So what are the differences between the ACA and the GOP alternative, and what does it all mean to you and your health care? We put some of your questions from our Twitter chat (#ACAchat) earlier this month to Alison Kodjak, NPR health policy correspondent, and Julie Rovner, chief Washington correspondent for Kaiser Health News.

Many questions came in about the elimination of the requirement to buy insurance, known as “the mandate,” and how the lack of one might affect the health insurance market.

Is the mandate in the GOP bill? It won’t work if people sign up only when they are sick.

Kodjak: The mandate is technically still written into the law, but since no one will enforce it under this new bill, it’s unlikely to have any impact. In fact, the Internal Revenue Service has already issued some guidance that suggests it may not enforce the mandate very actively even now, before this bill becomes law. The result? People who think insurance is too expensive and don’t expect to need it are unlikely to sign up for a health plan.

Rovner: It’s true that the GOP bill technically preserves the mandate, but it eliminates the penalties. Instead, the bill would require those with a lapse in insurance of more than 63 days to pay an insurance premium that’s 30 percent higher for one year. Analysts say that could actually serve as a disincentive for healthy people to purchase insurance if they’ve had a break.

Can someone wait until they are sick to buy insurance, knowing that they would have to pay a 30 percent fine?

Rovner: Not exactly. There will still be standardized open enrollment periods once a year, and you will only be able to buy insurance outside of those windows if you have a life change, like moving or losing a job. But if you’re willing to wait as long as 11 months, then, yes, you can wait and buy insurance after you get sick.

Kodjak: It’s not without risk. The Department of Health and Human Services has already proposed regulations that would reduce that open enrollment period to six weeks from the current three months. So a patient may incur some health care costs while awaiting the open enrollment, and then face the 30 percent penalty when they do buy a health plan. However, if the individual has a health issue where treatment can wait, then they certainly can enroll at the correct time and then seek medical care.

We also got a lot of questions about the GOP bill’s new tax credits to help people buy insurance, and how different they would be from the structure of purchasing help in the ACA.

Explain the difference between tax credits and subsidies, and will tax credits be distributed quarterly or at the end of the year?

Kodjak: Both the ACA and the AHCA use advanceable, refundable tax credits. That means the government each month sends the tax credit amount to your insurance company.

We refer to the Obamacare financial assistance as a “subsidy” in part because the amount fluctuates and is based on your income — the idea is to limit your health costs to a specific percentage of your income. In addition, under the ACA, there are payments to insurers to help cover the copayments and deductibles of lower-income people.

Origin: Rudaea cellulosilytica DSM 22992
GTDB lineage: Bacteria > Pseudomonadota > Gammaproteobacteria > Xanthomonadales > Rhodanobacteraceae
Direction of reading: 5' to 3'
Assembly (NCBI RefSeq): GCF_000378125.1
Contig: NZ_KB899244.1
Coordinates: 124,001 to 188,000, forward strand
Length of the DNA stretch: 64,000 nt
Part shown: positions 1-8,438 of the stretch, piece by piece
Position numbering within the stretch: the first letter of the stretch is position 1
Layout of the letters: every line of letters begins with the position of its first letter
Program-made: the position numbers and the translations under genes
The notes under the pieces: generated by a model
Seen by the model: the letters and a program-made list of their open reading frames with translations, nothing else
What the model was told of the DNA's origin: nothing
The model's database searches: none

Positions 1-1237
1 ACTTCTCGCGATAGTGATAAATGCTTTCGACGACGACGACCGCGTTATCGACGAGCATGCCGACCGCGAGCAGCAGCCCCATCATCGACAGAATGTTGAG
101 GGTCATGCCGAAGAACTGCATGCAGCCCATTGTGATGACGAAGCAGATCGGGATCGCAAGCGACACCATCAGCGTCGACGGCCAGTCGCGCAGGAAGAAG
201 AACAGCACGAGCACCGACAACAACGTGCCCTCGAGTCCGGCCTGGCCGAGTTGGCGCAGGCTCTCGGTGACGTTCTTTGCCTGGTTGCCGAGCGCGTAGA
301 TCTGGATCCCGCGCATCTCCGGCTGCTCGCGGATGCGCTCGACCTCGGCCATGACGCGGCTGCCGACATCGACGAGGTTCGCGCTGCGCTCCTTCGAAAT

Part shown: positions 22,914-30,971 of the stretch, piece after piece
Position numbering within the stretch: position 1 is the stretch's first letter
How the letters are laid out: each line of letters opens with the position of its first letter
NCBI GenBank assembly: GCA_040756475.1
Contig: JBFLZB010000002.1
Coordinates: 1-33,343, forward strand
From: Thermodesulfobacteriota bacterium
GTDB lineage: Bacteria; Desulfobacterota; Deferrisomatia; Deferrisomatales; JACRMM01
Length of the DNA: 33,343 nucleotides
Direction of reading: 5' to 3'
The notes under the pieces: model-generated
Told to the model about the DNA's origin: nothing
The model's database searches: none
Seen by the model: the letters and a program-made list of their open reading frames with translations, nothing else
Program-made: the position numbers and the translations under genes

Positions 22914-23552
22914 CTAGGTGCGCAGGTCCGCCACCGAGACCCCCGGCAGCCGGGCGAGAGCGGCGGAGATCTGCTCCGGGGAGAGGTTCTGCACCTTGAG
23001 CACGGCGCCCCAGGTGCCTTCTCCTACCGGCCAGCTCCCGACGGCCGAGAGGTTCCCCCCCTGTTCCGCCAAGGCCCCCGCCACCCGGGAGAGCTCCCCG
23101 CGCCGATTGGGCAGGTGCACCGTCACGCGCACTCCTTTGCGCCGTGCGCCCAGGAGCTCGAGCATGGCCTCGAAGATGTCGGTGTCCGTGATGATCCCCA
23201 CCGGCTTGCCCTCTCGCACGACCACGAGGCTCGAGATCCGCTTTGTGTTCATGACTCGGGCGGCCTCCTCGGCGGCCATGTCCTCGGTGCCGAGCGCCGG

Rovner: The tax credits differ in how large they are and how they are calculated. The ACA tax credits are based on income and how much insurance costs in a given area. The GOP credits, by contrast, are based primarily on age and do not vary according to the cost of insurance in an area, so in low-cost parts of the country they will go further than in very high-cost areas.

In addition, the ACA has a series of subsidies that help those with low incomes (under 250 percent of poverty; about $50,000 for a family of three) pay their deductibles and other out-of-pocket expenses in addition to the tax credits to help pay for premiums.

Why does the GOP bill provide age-based tax credits instead of income-based ones?

Kodjak: The basis for age-based tax credits is that people who are younger tend to have fewer health costs, so insurance policies are likely to be lower-priced for them than for older people.

Republicans prefer the fixed credits in part because they are cheaper, and more predictable, than the income-based credits under the Affordable Care Act. That’s because those ACA credits rise as premiums rise, giving insurers little incentive to keep their premiums low. Republicans hope that by restraining the government’s financial help to patients, insurance companies will offer cheaper policies that better match the cost of the tax credits.

Rovner: Younger adults, on average, need less health care than older adults. The ACA limited the differential in premiums for older adults to three times more than the amount charged to younger adults. The GOP bill would change that so older adults could be charged five times more. The change would make insurance less expensive for younger people, likely enticing more of them to enroll, and lowering premiums for all, at least marginally, according to the Congressional Budget Office. But it would dramatically increase premiums for older adults, particularly those aged 55-64, just under the age to qualify for Medicare.